Moving easily across disciplinary boundaries, Boudon's provocative contribution to a subject of growing significance will be of great interest to scholars in sociology and social theory, as well as philosophy, political science, and development studies.
Considering the communicative and symbolic roles of language in articulating national identity, Yasir Suleiman provides a fresh perspective on nationalism in the Middle East. The links between language and nationalism are delineated and he demonstrates how this has been articulated over the past two centuries.
Straddling the domains of cultural and political nationalism, Suleiman examines the Arab past (looking at the interpretation and reinvention of tradition, and myth-making); the clash between Arab and Turkish cultural nationalism in the 19th and early 20th century; readings of canonical treatises on the topic of Arab cultural nationalism, the major ideological trends linking language to territorial nationalism; and provides a research agenda for the study of language and nationalism in the Arab context.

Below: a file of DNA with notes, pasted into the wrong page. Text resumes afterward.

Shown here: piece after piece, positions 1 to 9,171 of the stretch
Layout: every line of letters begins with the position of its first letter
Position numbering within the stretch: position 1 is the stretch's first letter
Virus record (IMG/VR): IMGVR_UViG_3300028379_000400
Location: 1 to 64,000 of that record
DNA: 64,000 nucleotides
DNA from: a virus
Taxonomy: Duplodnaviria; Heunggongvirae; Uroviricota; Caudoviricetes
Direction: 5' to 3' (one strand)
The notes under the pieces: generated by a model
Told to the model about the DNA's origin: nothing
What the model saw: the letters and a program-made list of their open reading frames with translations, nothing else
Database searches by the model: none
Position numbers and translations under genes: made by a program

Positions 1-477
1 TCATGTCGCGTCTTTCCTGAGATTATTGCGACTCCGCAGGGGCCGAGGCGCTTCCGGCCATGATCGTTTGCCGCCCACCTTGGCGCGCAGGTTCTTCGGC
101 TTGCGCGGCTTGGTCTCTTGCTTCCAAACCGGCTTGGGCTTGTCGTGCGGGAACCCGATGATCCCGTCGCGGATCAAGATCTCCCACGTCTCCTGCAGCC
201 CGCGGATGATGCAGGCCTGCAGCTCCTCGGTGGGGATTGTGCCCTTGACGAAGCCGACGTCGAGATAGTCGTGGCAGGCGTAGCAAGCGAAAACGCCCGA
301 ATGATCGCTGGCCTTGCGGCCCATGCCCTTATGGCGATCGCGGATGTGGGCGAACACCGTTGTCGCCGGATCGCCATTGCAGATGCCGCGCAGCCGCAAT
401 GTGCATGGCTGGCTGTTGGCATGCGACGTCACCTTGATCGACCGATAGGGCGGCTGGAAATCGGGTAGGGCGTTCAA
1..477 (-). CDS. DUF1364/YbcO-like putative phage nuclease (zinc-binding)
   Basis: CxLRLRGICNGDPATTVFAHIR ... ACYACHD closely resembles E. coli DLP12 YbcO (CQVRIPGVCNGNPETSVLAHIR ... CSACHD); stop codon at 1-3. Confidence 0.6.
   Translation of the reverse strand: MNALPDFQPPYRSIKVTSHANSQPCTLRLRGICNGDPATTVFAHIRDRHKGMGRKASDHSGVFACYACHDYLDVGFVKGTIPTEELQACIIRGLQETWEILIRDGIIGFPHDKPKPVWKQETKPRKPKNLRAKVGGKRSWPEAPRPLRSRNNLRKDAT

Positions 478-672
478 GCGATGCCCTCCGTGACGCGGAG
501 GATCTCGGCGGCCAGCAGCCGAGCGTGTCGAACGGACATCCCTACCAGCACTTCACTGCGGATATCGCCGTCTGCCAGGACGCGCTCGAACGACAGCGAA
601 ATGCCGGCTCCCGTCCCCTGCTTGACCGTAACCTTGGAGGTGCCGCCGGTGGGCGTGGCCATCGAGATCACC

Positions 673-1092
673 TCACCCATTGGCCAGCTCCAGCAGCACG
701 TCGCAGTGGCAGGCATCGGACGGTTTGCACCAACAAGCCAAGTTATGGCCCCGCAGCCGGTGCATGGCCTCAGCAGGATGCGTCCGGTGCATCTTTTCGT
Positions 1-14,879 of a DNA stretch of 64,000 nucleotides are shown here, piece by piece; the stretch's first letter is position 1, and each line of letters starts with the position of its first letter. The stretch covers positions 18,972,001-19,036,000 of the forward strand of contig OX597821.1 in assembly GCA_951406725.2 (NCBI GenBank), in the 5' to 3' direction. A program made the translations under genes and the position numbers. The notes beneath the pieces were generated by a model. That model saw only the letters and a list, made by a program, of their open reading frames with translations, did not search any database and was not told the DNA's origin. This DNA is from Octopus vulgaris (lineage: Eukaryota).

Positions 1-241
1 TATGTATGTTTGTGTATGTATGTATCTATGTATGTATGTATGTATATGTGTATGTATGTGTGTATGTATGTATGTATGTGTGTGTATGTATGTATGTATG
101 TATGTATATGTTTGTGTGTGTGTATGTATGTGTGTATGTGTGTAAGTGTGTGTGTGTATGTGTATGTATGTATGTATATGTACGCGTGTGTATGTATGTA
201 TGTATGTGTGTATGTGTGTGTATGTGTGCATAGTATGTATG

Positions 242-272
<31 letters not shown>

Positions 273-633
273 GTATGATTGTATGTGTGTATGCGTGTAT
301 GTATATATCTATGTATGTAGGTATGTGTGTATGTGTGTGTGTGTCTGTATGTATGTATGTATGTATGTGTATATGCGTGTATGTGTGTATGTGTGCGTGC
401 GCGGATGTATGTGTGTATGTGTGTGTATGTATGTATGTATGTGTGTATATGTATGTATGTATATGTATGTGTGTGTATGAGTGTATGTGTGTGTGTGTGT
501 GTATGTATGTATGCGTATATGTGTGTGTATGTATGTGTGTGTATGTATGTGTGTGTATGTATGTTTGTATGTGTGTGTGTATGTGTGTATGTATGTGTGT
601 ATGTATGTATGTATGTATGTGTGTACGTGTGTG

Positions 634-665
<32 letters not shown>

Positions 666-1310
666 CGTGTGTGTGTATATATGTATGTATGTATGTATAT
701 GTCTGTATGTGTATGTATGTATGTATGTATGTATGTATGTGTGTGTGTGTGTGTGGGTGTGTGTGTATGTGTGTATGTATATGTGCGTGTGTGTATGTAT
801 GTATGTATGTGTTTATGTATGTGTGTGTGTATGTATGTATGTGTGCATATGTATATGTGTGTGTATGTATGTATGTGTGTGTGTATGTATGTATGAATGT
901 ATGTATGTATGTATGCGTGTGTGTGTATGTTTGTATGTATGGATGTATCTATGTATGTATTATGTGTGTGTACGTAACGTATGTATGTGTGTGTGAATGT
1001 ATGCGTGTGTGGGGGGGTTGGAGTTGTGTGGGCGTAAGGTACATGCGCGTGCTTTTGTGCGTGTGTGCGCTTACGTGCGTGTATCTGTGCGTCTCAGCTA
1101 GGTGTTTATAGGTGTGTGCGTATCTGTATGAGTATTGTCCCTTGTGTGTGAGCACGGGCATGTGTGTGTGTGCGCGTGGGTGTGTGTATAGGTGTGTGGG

This the first full-scale study of this important topic and will be of interest to students of nationalism, Arab and comparative politics, Arabic Studies, history, cultural studies and sociolinguistics.
Critically examining the discourse of Indo-European scholarship over the past two hundred years, Aryan Idols demonstrates how the interconnected concepts of “Indo-European” and “Aryan” as ethnic categories have been shaped by, and used for, various ideologies.
Stefan Arvidsson traces the evolution of the Aryan idea through the nineteenth century—from its roots in Bible-based classifications and William Jones’s discovery of commonalities among Sanskrit, Latin, and Greek to its use by scholars in fields such as archaeology, anthropology, folklore, comparative religion, and history. Along the way, Arvidsson maps out the changing ways in which Aryans were imagined and relates such shifts to social, historical, and political processes. Considering the developments of the twentieth century, Arvidsson focuses on the adoption of Indo-European scholarship (or pseudoscholarship) by the Nazis and by Fascist Catholics.